There's no denying that the real estate market is HOT! And if you're in the market to buy you've likely encountered multiple offer negotiations when your agent submits an offer on your behalf. There's really nothing more disappointing than losing out on a house that you've fallen in love with and wanted to call home.
The goods news is that there are a few strategies that you can employ the next time you make an offer that just may tip things in your favor with a Seller.
Make Your Best Offer At The Beginning: It goes without saying that every Buyer wants to pay the least amount for a home and every Seller wants to make the most equity when they sell a home. As a Buyer who may be competing against multiple offers, you want the Seller to know that you're serious about buying by making the best offer you can. If you can pay your own closing costs, don't ask for them to be paid by the Seller in your offer "just to see" if they will. If you can pay the list price don't offer $5000 under "just to see" if they'll accept it rather than counter you. In fact, sometimes you may want to offer higher than the list price by a few thousand just to strengthen your offer. By making your offer as strong as possible from the beginning you are showing your commitment as a Buyer and often times that will cut out the competition.
Offer To Pay The Seller's Closing Costs: This strategy goes straight to the Seller who is concerned with their bottom line. By offering to pay a Seller's closing costs you would essentially be paying things such as state transfer tax, escrow fees and title insurance - depending on where you're buying there may be other costs - but these are basic. You would want to get specific in your offer on which items you would cover, but if it comes down to two offers that have the same purchase price and you are offering to pay these closings costs for the Seller you could win out in the negotiations with only an extra couple thousand dollars more out of pocket on your end because it would net the Seller more at closing.
Allow Time After Closing For The Seller To Vacate: If paying more isn't in the budget, then offering non-monetary incentives can often help your cause against other offers. Basically, your agent would put a clause in the offer allowing the Seller to remain in the home for a set amount of time after closing of escrow to vacate. Why is this effective? This would allow the Seller to collect their funds from the sale and possibly better schedule moving into a new home they are also closing on. Moving is expensive and hectic, sometimes giving the Seller a little breathing room for free helps them without costing you anything except time.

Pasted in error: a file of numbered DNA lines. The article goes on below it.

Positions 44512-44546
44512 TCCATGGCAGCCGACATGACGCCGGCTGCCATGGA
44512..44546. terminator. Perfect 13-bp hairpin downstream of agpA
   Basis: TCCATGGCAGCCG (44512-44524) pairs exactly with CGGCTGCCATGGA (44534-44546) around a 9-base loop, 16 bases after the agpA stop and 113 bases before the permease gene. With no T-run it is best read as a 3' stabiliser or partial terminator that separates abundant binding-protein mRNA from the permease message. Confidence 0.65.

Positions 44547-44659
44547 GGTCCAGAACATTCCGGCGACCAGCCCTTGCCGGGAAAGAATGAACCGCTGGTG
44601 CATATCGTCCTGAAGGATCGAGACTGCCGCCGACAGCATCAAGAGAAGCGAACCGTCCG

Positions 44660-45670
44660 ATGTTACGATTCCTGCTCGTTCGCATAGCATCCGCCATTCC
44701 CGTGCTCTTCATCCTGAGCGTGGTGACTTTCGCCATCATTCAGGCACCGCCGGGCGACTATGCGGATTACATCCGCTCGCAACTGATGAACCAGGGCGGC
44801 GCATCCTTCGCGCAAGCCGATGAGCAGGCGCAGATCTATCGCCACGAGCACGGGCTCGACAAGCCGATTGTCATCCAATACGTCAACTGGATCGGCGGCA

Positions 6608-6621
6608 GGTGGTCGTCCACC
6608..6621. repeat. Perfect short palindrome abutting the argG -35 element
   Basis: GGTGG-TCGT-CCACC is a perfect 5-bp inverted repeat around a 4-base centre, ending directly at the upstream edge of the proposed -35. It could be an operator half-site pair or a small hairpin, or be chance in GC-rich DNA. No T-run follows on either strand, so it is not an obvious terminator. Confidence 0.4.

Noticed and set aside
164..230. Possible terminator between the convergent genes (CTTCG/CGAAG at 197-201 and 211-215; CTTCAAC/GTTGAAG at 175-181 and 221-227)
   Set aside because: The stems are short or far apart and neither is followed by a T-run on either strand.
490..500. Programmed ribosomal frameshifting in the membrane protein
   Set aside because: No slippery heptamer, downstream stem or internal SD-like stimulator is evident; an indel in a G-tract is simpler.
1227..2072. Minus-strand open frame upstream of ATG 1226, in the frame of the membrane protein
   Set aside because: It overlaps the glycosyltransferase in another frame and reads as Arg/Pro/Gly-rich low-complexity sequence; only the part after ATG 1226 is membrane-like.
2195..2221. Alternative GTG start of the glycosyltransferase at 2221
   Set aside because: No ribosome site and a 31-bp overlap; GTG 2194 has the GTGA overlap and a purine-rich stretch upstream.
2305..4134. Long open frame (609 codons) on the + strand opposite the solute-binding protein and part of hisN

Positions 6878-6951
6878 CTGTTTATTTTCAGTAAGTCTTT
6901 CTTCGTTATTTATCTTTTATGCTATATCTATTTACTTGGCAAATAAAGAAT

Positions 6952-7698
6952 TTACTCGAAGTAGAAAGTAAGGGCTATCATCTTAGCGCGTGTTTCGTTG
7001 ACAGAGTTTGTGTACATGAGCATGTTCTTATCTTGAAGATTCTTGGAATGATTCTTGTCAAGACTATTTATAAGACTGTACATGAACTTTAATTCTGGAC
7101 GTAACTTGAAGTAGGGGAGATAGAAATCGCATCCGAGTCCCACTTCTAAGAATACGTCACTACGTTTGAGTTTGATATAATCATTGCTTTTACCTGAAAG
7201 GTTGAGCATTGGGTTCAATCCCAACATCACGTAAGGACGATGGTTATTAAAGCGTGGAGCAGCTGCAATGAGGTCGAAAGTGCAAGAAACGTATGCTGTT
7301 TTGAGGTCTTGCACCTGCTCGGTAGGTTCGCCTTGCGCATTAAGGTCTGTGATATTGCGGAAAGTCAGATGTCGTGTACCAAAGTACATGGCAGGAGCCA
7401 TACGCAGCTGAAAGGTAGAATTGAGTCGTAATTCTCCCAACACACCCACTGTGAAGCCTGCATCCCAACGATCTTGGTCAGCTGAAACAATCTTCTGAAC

Write The Seller A "Love" Letter: I know. I know. This sounds really silly, but hear me out. Think about the times you've received a handwritten note that you weren't expecting and the effect it had on you...warm and fuzzy, right? Well, the same can work with a Seller. Often times you will never meet the Seller and you're just a name on an offer to them. Help personalize the situation by handwriting a note to include with your offer. A couple words on why you love the home, the things you will enjoy doing in or around the home, and a couple shameless compliments on decor or upgrades may help the Seller see you as someone who will carry on the happiness they experienced in their home. Some Sellers want their home to be enjoyed by someone like them. This little touch doesn't cost you anything but time, and it may make the Seller slightly more excited to negotiate with you over another offer...or outright choose your offer over another Buyer.
Consider Waiving A Home Inspection In Your Offer: This puts you as the Buyer at a bit of a risk so it's not my favorite tactic, but it can work when you're competing against a Buyer who has essentially made the same offer as you and you can't sweeten your offer using any of the other strategies above. There are certain contingencies in the offer for inspections that you could drastically shorten or waive all together. For the inspection part, you could shorten the due diligence period to a few days and get the home inspector out ASAP for the inspection. Your other option would be to waive it all together. If you were to waive it you would basically be buying the home in as-is condition. If you chose to have a home inspection after waiving the inspection clause, any defects would be your responsibility as the Buyer to repair after closing.
As with any real estate transaction you want to make sure your negotiations are successful. Hopefully, one of these tactics or a combination will help you become a new homeowner that much faster! Happy home buying!
Whether you're local to Las Vegas or located elsewhere, The John & Tonic Group can assist you in finding the perfect home or find you the perfect agent to help represent you.
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